• Tue, Jun 04, 2024
  • Market Pulse Q1 2024
  • Pexels-olly-3756678
  • By Steven G. Niehaus MBA, CBI, CM&AP, M&AMI 

    Market Pulse Q1 2024

    The International Business Brokers Association and M&A Source recently published the Market Pulse Q1 2024  Survey Results. There are some interesting trends in businesses being sold in Main Street (values up to $2M) and the Lower Middle Market (values $2M - $50M).

    Seller Sentiment
    Although the seller confidence is higher than the 2020 period of Covid, sellers remain somewhat cautious due to economic uncertainty, higher interest rates, geo-political turmoil, and the upcoming U.S. elections. Business owners who are planning to retire or have other reasons to sell may need to reset expectations and/or consider more flexible deal structures with prospective buyers.

    Acquisition Financing
    While sellers prefer 100% cash at closing, the higher interest rates are impacting the amount of cash buyers are willing and/or able to provide at close. Buyers are asking sellers to provide a larger portion of the deal financing. This form of seller financing could be in the form of a traditional debt financing, earn-outs, retained equity, or another compensation structure.

    On average, sellers can expect to receive about 80% of total purchase price as cash at close. Seller financing could be a win-win since it provides the buyer with lower interest rates than banks while providing the seller with additional return. The seller should ensure the conditions are satisfactory with regards to a fair interest rate, term of note, deferral period, and additional security provisions.

    Earn-outs are an option in which the sellers may receive their desired valuation for the business, assuming the business continues to perform, and buyers are able to mitigate their risk. If the business is successful post-close, it’s a win-win for both parties.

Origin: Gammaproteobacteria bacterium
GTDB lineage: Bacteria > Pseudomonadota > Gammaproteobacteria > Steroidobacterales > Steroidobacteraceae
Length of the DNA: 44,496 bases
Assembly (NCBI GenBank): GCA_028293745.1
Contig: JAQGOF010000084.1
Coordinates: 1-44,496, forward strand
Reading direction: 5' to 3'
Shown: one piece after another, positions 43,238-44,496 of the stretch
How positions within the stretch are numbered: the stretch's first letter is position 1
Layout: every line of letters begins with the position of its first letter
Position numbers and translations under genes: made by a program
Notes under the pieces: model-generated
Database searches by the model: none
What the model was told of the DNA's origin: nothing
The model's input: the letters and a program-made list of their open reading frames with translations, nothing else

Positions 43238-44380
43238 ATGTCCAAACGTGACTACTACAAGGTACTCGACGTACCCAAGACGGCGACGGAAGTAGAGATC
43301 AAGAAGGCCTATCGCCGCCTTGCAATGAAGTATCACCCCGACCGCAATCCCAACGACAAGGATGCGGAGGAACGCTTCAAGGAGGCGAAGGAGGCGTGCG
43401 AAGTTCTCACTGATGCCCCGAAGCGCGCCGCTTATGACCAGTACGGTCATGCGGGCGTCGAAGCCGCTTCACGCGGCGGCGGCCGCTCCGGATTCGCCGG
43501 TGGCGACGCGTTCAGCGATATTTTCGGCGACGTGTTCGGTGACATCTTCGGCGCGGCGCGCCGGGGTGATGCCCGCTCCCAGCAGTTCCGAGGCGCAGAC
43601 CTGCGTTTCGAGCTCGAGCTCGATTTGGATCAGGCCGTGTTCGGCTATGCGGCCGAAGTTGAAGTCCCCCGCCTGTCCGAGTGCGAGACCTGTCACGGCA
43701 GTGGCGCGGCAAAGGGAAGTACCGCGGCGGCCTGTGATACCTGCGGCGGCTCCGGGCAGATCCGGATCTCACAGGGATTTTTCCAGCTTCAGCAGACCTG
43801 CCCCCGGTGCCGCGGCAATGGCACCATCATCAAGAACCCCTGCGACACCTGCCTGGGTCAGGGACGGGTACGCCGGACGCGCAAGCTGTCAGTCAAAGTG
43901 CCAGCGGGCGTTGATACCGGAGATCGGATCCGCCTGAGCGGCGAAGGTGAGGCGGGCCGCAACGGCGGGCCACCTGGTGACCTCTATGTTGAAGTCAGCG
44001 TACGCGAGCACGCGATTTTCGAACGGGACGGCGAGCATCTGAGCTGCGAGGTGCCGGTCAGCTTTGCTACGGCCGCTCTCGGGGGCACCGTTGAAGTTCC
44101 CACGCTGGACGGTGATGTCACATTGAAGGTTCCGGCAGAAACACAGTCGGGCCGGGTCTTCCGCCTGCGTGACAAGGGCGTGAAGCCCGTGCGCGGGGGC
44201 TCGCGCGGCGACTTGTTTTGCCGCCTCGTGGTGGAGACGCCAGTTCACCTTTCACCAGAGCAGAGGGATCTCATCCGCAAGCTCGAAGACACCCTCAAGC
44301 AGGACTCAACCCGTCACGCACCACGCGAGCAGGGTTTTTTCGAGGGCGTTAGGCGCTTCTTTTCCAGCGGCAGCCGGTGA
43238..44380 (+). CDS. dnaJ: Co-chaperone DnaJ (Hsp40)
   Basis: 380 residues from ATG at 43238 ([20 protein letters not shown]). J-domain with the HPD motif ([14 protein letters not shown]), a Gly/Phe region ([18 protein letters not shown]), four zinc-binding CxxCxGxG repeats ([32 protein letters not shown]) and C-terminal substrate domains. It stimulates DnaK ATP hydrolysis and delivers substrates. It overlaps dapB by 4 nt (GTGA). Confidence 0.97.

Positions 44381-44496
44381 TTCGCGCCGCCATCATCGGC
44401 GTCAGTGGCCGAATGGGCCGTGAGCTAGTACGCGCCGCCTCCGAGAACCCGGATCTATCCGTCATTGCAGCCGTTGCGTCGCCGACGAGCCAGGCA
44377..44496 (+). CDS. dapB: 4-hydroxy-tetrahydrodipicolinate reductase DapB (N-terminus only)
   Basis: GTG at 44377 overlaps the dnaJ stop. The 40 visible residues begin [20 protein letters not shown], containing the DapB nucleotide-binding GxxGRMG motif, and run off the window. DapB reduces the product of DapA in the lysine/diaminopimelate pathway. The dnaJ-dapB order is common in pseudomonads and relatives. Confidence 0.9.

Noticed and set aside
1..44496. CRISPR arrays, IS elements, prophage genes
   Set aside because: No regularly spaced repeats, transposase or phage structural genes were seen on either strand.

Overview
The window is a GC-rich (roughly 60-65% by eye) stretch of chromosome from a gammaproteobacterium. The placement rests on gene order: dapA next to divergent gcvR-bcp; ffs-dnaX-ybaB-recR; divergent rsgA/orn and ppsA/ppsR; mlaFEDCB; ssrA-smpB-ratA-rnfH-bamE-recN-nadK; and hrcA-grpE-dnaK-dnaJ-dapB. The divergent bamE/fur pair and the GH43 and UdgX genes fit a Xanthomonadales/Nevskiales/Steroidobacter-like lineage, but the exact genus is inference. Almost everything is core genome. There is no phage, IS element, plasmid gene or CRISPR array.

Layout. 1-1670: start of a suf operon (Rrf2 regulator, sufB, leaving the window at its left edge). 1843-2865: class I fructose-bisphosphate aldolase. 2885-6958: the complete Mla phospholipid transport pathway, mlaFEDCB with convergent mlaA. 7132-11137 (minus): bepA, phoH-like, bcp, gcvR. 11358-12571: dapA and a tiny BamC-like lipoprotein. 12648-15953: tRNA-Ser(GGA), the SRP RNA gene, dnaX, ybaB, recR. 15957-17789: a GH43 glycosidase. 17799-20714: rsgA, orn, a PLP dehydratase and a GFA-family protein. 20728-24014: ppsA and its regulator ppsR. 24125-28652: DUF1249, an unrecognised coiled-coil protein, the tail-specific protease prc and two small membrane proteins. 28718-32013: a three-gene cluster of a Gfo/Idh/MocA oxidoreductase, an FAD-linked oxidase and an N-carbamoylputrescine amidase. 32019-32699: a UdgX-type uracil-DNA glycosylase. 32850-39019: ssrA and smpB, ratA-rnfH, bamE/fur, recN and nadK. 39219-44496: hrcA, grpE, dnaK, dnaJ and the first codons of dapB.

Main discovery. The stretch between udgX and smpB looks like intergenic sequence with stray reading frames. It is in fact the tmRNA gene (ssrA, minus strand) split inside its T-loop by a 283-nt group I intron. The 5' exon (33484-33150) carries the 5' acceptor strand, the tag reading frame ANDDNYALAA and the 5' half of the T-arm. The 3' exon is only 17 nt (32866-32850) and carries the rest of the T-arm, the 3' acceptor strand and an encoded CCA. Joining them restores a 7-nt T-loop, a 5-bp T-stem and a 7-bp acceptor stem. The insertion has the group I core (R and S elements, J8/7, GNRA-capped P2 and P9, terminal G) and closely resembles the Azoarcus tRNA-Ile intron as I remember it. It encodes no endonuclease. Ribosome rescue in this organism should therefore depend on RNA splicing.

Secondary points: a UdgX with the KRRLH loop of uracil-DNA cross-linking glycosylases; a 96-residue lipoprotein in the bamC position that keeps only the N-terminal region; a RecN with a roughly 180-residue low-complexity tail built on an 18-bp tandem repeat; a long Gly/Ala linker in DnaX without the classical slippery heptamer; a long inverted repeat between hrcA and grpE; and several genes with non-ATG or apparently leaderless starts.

Time to Close
    For businesses that have sold, the average time to sell a Main Street business varied from 7 to 9 months, which has been consistent with past periods. Although borrowing costs have increased, the smaller size of Main Street businesses still has SBA funding options and perhaps motivated owners looking to retire. Most buyers in this segment are first time buyers, serial entrepreneurs, or existing companies looking to expand.

    Businesses in the Lower Middle Market averaged 13 months to sell. The increased costs of capital and overall tighter lending conditions have obviously impacted these businesses in the $5M to $50M sector. The key buyers include private equity groups, strategic companies, or other investors.

    There is still plenty of activity with business sellers and buyers; however, the market conditions may require adjustments and flexibility to create a mutually beneficial transaction. A Certified Business Intermediary or M&A Advisor to help guide you through the process. Please contact me if I can be of any assistance. 

    Steve Niehaus, MBA, CM&AP, CBI, M&AMI
    [email protected]

    Source: Market Pulse Q1 2024 International Business Brokers Association and M&A Source